Evans reinstated following substance-abuse suspension
NEW YORK -- Jets defensive tackle Josh Evans was reinstated by the NFL after missing the first nine weeks of the season while suspended for violating the league's substance-abuse policy.
General manager Terry Bradway said the team received a letter from the league office late Monday stating Evans could rejoin the team.
The Jets will be granted a roster exemption for the next two weeks, giving Evans time to work back into shape. There also is a chance he could be activated within the next two weeks.
Evans met with Bradway and coach Herman Edwards on Tuesday, and will return to practice Wednesday.
"All along we felt like he deserved an opportunity to be back here and we wanted to stay true to our word," Bradway said. "That's what we're doing."
Evans was suspended in June after violating the league's substance-abuse policy a third time. He was suspended twice for violating the policy during six seasons with the Tennessee Titans -- missing the first four games in 1999 and the entire 2000 season.
He appealed this last suspension and denied using marijuana. Evans could not believe it when his appeal was turned down.
"It's a situation where in life you have to take the good with the bad," Evans said Tuesday. "Regardless of how I feel about the situation, I let myself get in a situation where people have control of what you do. I let it get that far."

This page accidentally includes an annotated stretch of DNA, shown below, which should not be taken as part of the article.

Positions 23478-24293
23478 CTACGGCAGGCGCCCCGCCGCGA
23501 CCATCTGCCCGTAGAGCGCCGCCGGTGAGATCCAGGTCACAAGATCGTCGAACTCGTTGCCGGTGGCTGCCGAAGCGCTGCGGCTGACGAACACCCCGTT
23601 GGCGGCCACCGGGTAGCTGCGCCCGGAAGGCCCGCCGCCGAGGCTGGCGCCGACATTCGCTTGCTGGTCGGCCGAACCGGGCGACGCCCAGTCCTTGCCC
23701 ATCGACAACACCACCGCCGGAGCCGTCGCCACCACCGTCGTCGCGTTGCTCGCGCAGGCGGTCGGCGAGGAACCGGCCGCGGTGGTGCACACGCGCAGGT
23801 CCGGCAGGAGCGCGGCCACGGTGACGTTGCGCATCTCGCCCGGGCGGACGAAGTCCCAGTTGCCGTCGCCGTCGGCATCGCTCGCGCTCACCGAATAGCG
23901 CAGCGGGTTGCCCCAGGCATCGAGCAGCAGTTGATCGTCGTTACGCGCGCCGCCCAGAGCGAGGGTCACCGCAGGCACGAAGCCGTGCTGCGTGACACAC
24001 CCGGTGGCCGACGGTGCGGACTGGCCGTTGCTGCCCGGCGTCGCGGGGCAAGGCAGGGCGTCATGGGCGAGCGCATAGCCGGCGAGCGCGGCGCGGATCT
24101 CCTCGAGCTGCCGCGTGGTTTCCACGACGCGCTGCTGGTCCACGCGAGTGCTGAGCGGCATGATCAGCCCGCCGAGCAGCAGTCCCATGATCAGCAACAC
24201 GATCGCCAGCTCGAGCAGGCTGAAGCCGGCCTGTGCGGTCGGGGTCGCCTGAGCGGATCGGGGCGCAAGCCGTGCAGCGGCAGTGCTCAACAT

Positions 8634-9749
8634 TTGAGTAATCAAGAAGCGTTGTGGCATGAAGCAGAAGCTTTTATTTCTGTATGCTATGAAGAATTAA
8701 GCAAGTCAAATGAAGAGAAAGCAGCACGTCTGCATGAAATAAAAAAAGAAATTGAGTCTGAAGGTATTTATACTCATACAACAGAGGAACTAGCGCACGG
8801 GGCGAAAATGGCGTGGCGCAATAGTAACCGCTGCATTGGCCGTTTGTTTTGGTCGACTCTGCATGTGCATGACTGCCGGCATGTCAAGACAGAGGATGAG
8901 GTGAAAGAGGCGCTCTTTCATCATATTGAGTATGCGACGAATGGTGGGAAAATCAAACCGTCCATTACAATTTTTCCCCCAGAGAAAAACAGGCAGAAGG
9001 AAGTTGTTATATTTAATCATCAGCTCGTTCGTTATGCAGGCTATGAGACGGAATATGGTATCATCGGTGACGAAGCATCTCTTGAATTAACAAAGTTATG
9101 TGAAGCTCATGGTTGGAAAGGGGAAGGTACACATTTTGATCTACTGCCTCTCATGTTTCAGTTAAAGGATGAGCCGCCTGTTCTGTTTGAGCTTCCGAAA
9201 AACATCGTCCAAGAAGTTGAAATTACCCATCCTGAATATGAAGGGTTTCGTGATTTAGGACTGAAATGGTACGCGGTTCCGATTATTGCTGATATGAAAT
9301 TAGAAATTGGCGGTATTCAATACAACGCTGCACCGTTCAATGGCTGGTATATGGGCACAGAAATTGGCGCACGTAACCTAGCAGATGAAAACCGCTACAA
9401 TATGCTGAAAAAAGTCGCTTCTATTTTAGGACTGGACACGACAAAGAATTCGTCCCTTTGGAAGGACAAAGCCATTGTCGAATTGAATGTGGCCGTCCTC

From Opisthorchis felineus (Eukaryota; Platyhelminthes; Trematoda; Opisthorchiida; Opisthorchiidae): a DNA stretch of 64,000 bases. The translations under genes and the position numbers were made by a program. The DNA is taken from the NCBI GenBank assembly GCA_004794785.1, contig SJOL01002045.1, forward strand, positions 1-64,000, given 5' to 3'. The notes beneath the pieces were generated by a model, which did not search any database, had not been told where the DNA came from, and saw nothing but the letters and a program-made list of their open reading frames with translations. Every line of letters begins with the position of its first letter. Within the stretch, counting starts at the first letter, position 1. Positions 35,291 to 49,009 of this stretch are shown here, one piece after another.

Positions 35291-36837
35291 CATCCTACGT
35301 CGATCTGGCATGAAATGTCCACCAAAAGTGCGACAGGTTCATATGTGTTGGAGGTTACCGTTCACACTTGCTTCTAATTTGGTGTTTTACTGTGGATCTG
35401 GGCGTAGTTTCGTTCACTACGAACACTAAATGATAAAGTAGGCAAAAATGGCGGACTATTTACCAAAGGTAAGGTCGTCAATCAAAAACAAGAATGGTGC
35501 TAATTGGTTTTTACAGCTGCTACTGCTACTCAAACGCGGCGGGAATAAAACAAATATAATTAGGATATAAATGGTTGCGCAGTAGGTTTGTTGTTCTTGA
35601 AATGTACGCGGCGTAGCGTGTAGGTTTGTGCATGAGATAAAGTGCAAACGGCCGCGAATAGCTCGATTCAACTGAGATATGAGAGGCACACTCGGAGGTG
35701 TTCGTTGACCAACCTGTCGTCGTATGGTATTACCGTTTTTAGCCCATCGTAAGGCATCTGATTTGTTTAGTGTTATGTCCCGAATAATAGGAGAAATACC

While being away from the team, he worked out twice a day in Florida to stay in football condition. He will work with the scout team until the Jets feel he is ready to make significant contributions.
His position has plenty of depth. Rookie Dewayne Robertson took the starting job with Evans out, and free-agent acquisition Chester McGlockton has played well in the rotation.
"There's no guarantees in this business ever," Bradway said. "I would expect that he'd come back with the same emotion and passion he had last year. We look forward to him being out there."
Evans is just eager to get back on the field after sitting out so long.
"It was very difficult considering I felt like I could help them," Evans said. "Not being able to go to war with your friends, it really bothers you. It's like my hands are tied. I had to sit back and watch. It was very painful, very, very hard for me."
Evans has had plenty of run-ins with the league. He faced an indefinite suspension for a positive test as he negotiated a free-agent contract with the Jets in 2002.
NFL executive vice president Jeff Pash upheld Evans' appeal of that suspension, and two weeks later the tackle signed with the Jets for $750,000. He enjoyed a standout season, recording a career-high six sacks, second best on the team, and 58 tackles, 47 solo.
"I have tremendous trust for Josh," Edwards said. "When he was here, he was an excellent role model. He's paid. You reap what you sow. If you don't adhere to the rules or the guidelines, you're penalized. We expect him to be a part of the football team here. We'll see what happens."
Evans believes he can make immediate contributions.
"I feel like I can go out and make plays right now, but it's not my decision," Evans said.
This story is from ESPN.com's automated news wire. Wire index
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